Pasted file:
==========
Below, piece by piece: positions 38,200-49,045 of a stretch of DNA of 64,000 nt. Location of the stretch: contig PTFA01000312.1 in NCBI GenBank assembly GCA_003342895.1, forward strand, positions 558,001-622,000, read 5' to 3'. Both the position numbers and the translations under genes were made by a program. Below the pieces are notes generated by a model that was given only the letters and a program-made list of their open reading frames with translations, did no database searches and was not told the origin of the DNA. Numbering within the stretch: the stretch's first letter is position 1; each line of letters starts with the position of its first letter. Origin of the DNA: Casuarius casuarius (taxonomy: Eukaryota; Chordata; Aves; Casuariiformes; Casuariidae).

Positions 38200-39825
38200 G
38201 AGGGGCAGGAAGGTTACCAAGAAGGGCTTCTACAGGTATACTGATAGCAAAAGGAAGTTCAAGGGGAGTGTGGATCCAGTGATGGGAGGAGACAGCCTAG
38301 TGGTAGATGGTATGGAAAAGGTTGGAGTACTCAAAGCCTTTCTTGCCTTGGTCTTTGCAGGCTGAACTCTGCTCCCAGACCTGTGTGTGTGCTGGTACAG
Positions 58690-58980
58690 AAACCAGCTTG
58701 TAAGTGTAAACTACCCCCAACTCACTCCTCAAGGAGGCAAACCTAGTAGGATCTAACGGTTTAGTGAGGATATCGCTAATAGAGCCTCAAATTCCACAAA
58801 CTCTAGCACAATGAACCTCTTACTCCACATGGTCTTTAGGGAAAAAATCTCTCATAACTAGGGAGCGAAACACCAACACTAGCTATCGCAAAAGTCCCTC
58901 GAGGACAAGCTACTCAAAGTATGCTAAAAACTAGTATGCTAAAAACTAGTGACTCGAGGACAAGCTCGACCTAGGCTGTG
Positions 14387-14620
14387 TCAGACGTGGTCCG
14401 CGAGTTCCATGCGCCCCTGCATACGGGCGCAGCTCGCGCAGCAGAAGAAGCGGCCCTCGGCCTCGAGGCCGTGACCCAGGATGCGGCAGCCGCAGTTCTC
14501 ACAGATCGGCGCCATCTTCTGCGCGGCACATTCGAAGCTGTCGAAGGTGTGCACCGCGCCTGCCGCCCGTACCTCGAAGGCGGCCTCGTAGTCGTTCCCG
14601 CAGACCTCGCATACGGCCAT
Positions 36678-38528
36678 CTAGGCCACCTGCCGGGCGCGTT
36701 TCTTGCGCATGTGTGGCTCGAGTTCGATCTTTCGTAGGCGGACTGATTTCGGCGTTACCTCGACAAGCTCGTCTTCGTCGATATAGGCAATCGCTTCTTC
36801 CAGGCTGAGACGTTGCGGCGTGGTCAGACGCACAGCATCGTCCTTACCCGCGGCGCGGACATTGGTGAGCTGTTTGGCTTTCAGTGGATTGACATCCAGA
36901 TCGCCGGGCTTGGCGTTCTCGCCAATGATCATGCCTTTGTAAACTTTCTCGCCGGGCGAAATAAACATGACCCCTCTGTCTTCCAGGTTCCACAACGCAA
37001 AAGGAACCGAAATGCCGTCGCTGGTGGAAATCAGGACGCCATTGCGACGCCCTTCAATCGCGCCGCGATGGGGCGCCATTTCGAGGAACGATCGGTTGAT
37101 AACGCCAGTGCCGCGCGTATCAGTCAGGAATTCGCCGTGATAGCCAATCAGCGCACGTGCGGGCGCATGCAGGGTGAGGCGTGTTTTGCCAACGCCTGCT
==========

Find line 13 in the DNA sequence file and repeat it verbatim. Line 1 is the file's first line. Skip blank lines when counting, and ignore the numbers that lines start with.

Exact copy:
14401 CGAGTTCCATGCGCCCCTGCATACGGGCGCAGCTCGCGCAGCAGAAGAAGCGGCCCTCGGCCTCGAGGCCGTGACCCAGGATGCGGCAGCCGCAGTTCTC